DAVE Cormack, the Aberdeen chairman, and Roy MacGregor, his Ross County counterpart, were unable to disguise their excitement this weekend as they discussed the impending return of supporters to football stadiums.

“Just to have some fans in the ground will be a joy,” said MacGregor as he looked ahead to the Premiership match against Celtic in Dingwall this Saturday on Sportsound on Radio Scotland.

The Highland businessman is hoping to get the green light from the Scottish government today to stage a test event at the Global Energy Stadium and let between 300 and 500 spectators through the turnstiles.

Cormack is also optimistic Aberdeen will receive the go-ahead from Holyrood to allow some socially distanced season ticket holders to attend their league meetings against Kilmarnock and Motherwell at Pittodrie on Saturday and Sunday week respectively.

“Hopefully with the success of these events we will be able to rapidly move forward and get all of our season ticket holders in,” said McCormack in a video posted on Twitter.

It is little wonder the prospect is so appealing to the pair; having even a limited number of fans cheering on teams for the first time since the coronavirus outbreak back in March will be a significant step forward for Scottish football after seven months of unprecedented turmoil and financial uncertainty.

Yet, the fact that Ibrox will remain empty for Rangers’ encounter with Dundee United on Saturday due to lockdown restrictions being reimposed around Glasgow, East Renfrewshire and West Dunbartonshire last week underlines the road back to some sort of normality promises to be a long and bumpy one for the game in this country.

Rangers, in common with all of their top flight rivals, have fully embraced the Covid-19 testing procedures and safety protocols put in place by the SFA and SPFL Joint Response Group in recent weeks and had hoped to be able to stage a trial game too.

The rise in cases in certain areas of the west of Scotland, not any failure to follow the strict guidelines on their part, is to blame for their next Premiership outing once again having to take place behind closed doors and being devoid of any atmosphere.

There is every chance that will continue to prove problematic in the weeks and months ahead. Indeed, Lanarkshire is very close to following Glasgow, East Renfrewshire and West Dunbartonshire. If that happens, Hamilton and Motherwell won’t be throwing open their doors to the public again any time soon.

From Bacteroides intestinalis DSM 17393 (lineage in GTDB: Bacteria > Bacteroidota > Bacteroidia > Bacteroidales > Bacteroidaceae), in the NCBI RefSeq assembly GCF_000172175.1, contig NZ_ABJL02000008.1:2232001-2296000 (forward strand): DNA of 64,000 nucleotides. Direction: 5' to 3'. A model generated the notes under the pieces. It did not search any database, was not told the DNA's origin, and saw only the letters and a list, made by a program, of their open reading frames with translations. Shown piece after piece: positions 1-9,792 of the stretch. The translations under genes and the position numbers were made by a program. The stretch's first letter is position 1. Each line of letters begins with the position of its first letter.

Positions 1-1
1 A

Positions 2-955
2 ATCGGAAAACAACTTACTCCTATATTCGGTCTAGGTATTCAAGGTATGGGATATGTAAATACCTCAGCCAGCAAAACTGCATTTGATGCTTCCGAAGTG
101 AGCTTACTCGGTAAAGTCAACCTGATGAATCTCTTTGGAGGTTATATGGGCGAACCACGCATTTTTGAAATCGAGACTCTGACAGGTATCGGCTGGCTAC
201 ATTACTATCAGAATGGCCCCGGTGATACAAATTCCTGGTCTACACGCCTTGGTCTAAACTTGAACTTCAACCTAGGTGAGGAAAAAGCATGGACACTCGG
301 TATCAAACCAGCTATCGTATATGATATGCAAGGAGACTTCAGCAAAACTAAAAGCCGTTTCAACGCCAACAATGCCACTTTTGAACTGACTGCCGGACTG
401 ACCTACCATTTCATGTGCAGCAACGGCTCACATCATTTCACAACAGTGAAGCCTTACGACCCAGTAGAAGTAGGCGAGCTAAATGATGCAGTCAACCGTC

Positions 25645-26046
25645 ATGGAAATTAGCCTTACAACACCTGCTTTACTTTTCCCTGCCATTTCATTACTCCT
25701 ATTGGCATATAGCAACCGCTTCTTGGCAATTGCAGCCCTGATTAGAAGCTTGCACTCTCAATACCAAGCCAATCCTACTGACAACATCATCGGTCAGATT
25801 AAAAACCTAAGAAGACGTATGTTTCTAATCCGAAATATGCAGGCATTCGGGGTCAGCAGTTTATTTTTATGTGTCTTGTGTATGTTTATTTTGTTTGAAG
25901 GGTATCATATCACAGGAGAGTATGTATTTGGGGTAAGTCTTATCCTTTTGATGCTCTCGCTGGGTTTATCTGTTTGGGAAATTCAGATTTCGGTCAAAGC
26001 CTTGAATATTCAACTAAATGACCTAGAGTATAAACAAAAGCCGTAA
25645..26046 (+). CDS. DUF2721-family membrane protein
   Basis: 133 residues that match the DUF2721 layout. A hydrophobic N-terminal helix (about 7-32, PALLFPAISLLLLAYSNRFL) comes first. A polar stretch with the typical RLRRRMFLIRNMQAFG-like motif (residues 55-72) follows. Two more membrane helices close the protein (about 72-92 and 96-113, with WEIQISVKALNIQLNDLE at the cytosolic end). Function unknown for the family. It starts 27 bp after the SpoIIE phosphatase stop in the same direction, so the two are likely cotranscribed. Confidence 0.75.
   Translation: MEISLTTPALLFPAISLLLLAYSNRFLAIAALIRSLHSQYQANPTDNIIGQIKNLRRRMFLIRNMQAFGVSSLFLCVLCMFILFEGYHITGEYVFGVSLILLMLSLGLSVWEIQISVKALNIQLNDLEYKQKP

Cormack, the United States-based software entrepreneur, revealed the safeguards Aberdeen have implemented on match days this season had received a glowing endorsement from European football’s governing body following their Europa League qualifier against NSI Runavik of the Faroe Islands last month.

“The UEFA inspector not only said we had gone above and beyond, but what we had done was outstanding,” he said. “That bodes well for us getting back to, sooner rather than later, having all of our season ticket holders in to Pittodrie.”

But the Granite City was put into a local lockdown, which prevented people from travelling into the centre for leisure, for three weeks in August after a spike in cases linked to the hospitality sector. There is nothing their local football club will be able to do should another cluster arise in future.

The chaos that was caused in the Czech Republic camp last week when one member of the backroom team tested positive as they prepared for their Nations League double header against Slovakia away and Scotland at home also gave a glimpse of potential difficulties which may lie ahead.

The official was put into quarantine, midfielder Tomas Soucek and striker Patrik Schick, who had been in close contact with him, were ordered to self-isolate, their departure for Bratislava was delayed by a day while the entire squad was retested and players then made the 200 mile journey by road after splitting into small groups.

Their Group B2 game in Olomouc this evening – which had been called off by the Football Association of the Czech Republic late on Friday night before UEFA intervened – will take place involving a completely new group of players.

It is to be hoped that Premiership clubs are well prepared for such an eventuality and will cope far better with the repercussions if it does. Still, the potential for upheaval is considerable.

What happens if a game has to be postponed? Or games even? Aberdeen and Celtic have, due to the flagrant breaches of regulations their players were found guilty of, have already had two matches called off. The fixture list is jam packed with Betfred Cup, Premiership, Scottish Cup, European and international games as it is. There is precious little room for manoeuvre.

With any luck, Scotland and Scottish football is through the worst. If First Minister Nicola Sturgeon gives the all clear for fans to go to games this weekend it will be a hugely positive development. But full houses remain some way off in the distance

There are sure to be many more disappointments and setbacks until a sell-out crowd packs out a ground again.